Local focus helps NEA secure NCLB changes

WASHINGTON: Celebration of a substantial grassroots victory was cut short at the National Education Association (NEA) last week when Secretary of Education Rod Paige called the group a "terrorist organization," spurring calls for his resignation.

WASHINGTON: Celebration of a substantial grassroots victory was cut short at the National Education Association (NEA) last week when Secretary of Education Rod Paige called the group a "terrorist organization," spurring calls for his resignation.

The NEA, a group which represents nearly 3 million American educators, has spent the past two years mobilizing its members in an effort to change parts of President Bush's signature education program, the No Child Left Behind Act (NCLB) - efforts that came to fruition this month with a loosening of the law's penalties.

NCLB, passed with much fanfare and support from both parties in early 2002, sets tough standards for US public schools and imposes strict penalties on institutions that fall short. The NEA took issue with several of those measures from the start, claiming they didn't properly account for schools with high percentages of low-income children or students who spoke English as a second language.

In a coordinated effort to alter the law, the NEA and several affiliates encouraged educators and parents to advocate at the local level once its effects were felt. They also ran ads and mobilized volunteers in early primary states to raise the issue with Presidential candidates.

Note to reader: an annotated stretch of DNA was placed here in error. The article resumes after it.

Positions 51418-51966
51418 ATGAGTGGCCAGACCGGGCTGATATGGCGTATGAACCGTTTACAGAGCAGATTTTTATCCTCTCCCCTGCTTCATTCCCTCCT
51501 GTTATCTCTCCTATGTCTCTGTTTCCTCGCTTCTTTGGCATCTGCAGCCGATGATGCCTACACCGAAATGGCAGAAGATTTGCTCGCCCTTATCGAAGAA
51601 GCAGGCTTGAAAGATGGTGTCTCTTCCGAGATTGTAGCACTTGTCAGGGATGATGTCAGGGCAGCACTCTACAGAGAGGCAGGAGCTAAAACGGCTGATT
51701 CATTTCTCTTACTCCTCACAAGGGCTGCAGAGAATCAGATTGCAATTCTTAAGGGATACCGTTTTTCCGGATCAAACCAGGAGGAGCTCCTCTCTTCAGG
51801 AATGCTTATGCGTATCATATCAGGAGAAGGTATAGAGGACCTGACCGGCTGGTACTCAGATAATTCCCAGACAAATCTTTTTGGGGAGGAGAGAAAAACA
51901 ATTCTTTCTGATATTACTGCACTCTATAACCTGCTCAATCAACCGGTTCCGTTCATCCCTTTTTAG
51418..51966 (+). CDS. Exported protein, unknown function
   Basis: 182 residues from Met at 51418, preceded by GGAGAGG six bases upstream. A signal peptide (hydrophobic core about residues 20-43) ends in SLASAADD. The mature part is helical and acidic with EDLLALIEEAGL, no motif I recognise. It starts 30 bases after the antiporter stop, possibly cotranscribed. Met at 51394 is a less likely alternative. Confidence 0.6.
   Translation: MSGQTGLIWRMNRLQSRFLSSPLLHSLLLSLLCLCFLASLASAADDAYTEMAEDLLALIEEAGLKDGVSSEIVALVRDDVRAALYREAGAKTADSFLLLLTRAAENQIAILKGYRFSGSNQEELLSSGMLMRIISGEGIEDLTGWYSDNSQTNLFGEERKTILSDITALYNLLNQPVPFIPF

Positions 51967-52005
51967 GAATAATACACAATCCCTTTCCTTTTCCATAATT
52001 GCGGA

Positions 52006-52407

"We understood that as soon as annual progress scores began coming out, people would start to understand at the local level the impact this was having on our schools," said Dan Kaufman, director of PR for the NEA. "We knew that the more we could focus locally that the pressure would bubble up."

That pressure reached a zenith in recent months as dozens of state and local governments began passing laws condemning NCLB. On February 19, the Department of Education changed the law, stating that immigrant students would have a one-year grace period before their test scores counted toward a school's success or failure.

However, at a private White House meeting of governors just three days later, Paige called the group a "terrorist organization" for its hard-nosed advocacy tactics. He quickly recanted the statement, calling it a "bad joke," but the NEA was unsatisfied.

"The administration must be made to understand the gravity of the charge leveled at 2.7 million patriotic American citizens," read an NEA news release on Tuesday calling for the secretary's resignation. As of press time, President Bush had not responded to the demand.

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